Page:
The independent London newspaper

Now let’s look at the road dangers

04 October, 2019

Crash scene in Sheringham Road

• WITH the ribbon-cutting and political photo-ops of the revamped Highbury Corner roundabout over, and public consultation on Islington’s draft transport strategy closed, it’s time to look closely at what’s happening elsewhere on the borough’s roads, particularly on our residential streets.

In one week there’ve been two hit-and-runs on cyclists on local roads: the first on Fieldway Crescent on the eve of London Car Free Day, the second four days later on Crouch Hill.

These were followed by a pedestrian fatality and a serious pedestrian injury in almost the same spot on Transport for London’s Seven Sisters Road on two consecutive days.

Two weeks ago the crash (pictured) occurred on N7’s Sheringham Road near its junction with Crossley Street in St Mary’s ward, adjacent to Freightliners’ Farm, a nature-haven for school-children and around the corner from St Mary Magdalene Academy (SMAA) Primary School.

On Crossley Street itself, a 16-year-old received a serious arm fracture in May after being knocked from his bike by an oncoming vehicle returning from the SMAA school-run.

Traffic on Fieldway Crescent, already a rat-run from Holloway Road, has, according to several residents, increased significantly following the changes at Highbury Corner being celebrated by London mayor Sadiq Khan and council transport boss, Claudia Webbe.

This was predictable as drivers seek to circumvent road lay-out changes. The correct and responsible action must be the closure of this residential road to through-traffic, not a reversal of the protected cycling lanes at Highbury.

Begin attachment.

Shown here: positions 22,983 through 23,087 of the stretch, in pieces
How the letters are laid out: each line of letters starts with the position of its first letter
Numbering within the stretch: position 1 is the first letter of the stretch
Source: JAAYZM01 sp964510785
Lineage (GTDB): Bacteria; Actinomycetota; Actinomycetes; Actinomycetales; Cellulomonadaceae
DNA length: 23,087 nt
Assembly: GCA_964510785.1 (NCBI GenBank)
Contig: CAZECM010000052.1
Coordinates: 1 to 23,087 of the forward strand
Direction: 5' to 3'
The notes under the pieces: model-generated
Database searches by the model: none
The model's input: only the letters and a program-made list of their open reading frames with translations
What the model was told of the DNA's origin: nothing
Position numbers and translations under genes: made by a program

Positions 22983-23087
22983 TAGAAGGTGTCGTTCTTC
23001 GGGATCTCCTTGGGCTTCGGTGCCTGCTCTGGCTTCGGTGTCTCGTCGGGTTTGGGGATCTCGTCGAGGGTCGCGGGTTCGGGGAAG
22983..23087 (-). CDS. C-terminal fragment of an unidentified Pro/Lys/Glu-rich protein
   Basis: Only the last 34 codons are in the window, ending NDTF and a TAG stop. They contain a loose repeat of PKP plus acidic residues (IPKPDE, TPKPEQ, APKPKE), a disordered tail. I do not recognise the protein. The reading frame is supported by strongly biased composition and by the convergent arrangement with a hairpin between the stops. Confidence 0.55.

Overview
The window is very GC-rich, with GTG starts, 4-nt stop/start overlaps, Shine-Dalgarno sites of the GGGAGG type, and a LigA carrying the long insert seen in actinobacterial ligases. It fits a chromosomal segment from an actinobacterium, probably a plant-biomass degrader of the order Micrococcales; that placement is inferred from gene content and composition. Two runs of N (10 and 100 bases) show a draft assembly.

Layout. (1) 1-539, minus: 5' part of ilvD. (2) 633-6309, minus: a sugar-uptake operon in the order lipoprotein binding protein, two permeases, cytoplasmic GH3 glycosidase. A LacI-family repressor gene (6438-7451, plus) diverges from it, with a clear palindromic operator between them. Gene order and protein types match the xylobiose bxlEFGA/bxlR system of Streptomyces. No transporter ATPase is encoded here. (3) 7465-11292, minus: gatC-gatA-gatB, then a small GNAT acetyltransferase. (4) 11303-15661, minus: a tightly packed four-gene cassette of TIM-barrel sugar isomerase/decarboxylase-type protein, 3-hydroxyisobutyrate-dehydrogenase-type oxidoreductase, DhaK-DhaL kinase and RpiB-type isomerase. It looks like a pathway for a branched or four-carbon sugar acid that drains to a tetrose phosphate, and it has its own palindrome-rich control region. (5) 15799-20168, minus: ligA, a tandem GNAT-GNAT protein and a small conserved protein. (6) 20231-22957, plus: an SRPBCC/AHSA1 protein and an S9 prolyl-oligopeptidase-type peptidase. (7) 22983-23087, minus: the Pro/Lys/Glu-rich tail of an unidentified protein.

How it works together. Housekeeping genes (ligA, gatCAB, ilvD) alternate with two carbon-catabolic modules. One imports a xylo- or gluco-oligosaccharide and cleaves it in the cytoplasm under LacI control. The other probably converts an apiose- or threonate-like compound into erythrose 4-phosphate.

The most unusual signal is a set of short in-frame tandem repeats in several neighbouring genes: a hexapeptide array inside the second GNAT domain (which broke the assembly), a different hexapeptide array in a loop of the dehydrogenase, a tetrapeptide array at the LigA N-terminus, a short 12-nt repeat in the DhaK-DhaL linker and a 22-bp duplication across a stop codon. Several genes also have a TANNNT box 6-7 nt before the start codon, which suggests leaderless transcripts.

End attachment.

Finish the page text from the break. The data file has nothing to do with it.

Creating a low-traffic neighbourhood, sometimes referred to as modal filtering, must be at the heart of the council transport strategy if it’s to succeed in achieving Cllr Claudia Webbe’s professed aim of a “healthy, fair and enjoyable transport environment as part of… a fairer Islington for all”.

A reminder that with less than one-third of Islington households owning / having access to a private vehicle, fairer means fewer.

In the meantime, Crossley Street residents have been complaining for years about the increase in school-run (and drug-running) traffic on their road, something those of us who live, walk and cycle in the area can attest to.

Together, Crossley and Fieldway Crescent could kick-start the much-needed reduction in through-traffic on the streets where we live.

Ellington Street, N7


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